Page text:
Giving back to society isn’t just about money – but it’s a good place to start

When it comes to giving back to society, charity isn’t all about money, says Ollie’s dad Ron – but it’s a good place to start. That’s because it can help others to create experiences that warm their own hearts, and give them courage and the chance to help themselves. He explains the idea to his son…

Ollie stood in the workshop his father Ron had been using for years. It had a smell all of its own; redolent of wood; of hot oil; of used spanners; of overalls. It was the smell of Ollie’s childhood.

His eyes closed, he breathed in deeply, and the smell took him back to when he was much younger, when he’d been allowed to sit on the floor beneath the cascade of wood shavings raining down from the lathe as Ron made something wonderful from a lump of timber. Of when he’d been shown how to oil his bike, and later, as a young teenager, how to rebuild a carburettor.

“What are you doing in there?” said his father, pushing back the greasy flat cap he always wore when doing odd jobs. Why, Ollie had no idea. It wasn’t as if it were cold; it was July. It was just one of his father’s many traits. “Re-living my childhood,” said Ollie. “Remembering.”

Building on memeories
“Yes, you’ve come a long way. We all have,” said Ron. “But you can’t measure how far until you see where you started.” Ollie watched his father lean on the doorframe, hand in the pocket of his overalls. “One of your grandfathers built steam engines; the other built ships and ran a smallholding. Both are a far cry from the way you earn your living, tapping away at a keyboard in a big office building with glass walls.”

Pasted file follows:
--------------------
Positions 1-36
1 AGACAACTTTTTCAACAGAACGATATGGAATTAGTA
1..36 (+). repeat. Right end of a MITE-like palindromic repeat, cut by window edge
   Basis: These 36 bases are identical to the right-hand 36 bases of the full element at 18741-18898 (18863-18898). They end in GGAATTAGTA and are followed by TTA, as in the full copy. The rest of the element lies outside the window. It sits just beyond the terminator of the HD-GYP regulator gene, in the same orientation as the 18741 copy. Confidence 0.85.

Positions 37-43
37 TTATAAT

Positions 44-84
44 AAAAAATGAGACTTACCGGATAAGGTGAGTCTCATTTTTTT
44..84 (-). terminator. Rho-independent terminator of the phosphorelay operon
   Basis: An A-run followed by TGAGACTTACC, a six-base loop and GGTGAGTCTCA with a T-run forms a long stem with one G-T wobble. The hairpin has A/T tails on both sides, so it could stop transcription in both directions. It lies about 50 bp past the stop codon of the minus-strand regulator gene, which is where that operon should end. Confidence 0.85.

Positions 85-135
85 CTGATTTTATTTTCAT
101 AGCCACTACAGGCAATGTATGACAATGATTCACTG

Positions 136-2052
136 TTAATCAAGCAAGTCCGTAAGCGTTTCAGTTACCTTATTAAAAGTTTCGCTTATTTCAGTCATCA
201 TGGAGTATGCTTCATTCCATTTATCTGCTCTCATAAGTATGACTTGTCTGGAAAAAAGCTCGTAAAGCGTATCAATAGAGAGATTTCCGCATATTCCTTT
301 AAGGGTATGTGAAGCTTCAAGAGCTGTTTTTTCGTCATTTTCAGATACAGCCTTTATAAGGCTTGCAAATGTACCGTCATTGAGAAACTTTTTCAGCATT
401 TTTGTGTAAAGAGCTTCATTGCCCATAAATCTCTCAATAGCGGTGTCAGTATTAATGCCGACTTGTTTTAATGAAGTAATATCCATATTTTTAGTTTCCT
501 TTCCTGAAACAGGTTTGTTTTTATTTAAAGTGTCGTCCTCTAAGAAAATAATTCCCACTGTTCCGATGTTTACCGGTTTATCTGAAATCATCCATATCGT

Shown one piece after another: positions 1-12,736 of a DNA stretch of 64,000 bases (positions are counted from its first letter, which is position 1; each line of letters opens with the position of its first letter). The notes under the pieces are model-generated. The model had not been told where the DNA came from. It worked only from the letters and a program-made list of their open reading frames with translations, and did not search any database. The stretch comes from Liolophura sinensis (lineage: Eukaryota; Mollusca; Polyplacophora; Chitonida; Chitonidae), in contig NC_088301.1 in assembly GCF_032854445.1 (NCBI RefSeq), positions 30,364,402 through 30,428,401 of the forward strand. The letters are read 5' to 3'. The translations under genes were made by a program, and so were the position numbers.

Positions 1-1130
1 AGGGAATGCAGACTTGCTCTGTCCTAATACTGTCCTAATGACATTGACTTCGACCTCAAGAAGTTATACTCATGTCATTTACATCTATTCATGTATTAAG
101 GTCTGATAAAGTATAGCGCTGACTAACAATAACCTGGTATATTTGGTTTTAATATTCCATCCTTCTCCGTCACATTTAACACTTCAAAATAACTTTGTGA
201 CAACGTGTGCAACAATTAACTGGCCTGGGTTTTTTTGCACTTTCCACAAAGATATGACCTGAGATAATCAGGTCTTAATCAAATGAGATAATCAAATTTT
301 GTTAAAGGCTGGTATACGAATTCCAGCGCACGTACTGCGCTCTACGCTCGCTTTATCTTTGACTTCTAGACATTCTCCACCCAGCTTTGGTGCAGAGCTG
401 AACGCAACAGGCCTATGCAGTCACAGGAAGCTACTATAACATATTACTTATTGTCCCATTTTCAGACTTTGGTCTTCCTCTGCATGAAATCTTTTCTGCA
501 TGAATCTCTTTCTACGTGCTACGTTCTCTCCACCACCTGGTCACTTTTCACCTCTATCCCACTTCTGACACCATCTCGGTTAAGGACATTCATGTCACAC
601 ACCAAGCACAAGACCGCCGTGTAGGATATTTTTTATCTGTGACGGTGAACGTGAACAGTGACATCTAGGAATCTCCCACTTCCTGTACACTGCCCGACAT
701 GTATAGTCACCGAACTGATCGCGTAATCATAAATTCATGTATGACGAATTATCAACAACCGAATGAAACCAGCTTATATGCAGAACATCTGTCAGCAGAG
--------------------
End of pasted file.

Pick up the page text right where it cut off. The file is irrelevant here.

Ollie agreed. Running his fingers along a row of spanners hanging in a neat row on the wall he said: “It is. But I’m one of the lucky ones. I know my background, and knowing that helps me to move forward. I have my own memories to build on. Not everyone does.”

His father agreed. “Everyone has a right to those. And for those who don’t have good memories of their own, it’s up to the rest of us to create some for them. That’s why I like what ExpenseOnDemand does with its fundraising; picking out good causes to support on a regular basis. Helping blind people in India; orphans in Africa; and rescuing women from the sex industry and giving them a chance to make a proper, safe living.

Regular giving transforms lives
“Giving them a little bit of money from the ExpenseOnDemand revenue on a regular basis offers them the opportunity to start to build their own store of good memories. Sometimes, that’s as important as money when it comes to giving back to society. After all, what’s that saying? Man cannot live by bread alone…”

“You’re a bit of a back-street philosopher in your own way, aren’t you, Dad?” said Ollie, at once proud, reassured, and a tiny bit in awe of his parent.

“I could be mainstream, if I could get a slot on TV.  Five minutes of exposure with Graham Norton or David Letterman. I could be an overnight sensation. I can see it now: ‘Ron’s Homespun Philosophy’ – but who wants to listen to a sentimental old fool like me? The trouble is, I’m not a celebrity, and I’m not controversial, so no-one would want to listen to me. The mainstream media has moved on; it wants to put drama in our lives. Tension. Jeopardy. Murder and mayhem.

“I’m not interested in any of those things. I think we all have a duty to give others a leg up in life. Doesn’t have to be huge, if lots of people donate. Just a lot of people giving a little can make a huge difference, as ExpenseOnDemand has proved with its Giving Back initiative. And that’s what we’re missing these days – lots of little acts of kindness in a world that has a lot of ugliness in it just now.  You could start by putting the kettle on, and scouting through the cupboards to see if you can find a biscuit or two. A chocolate one would be nice…”

Picture: Borusikk | Dreamstime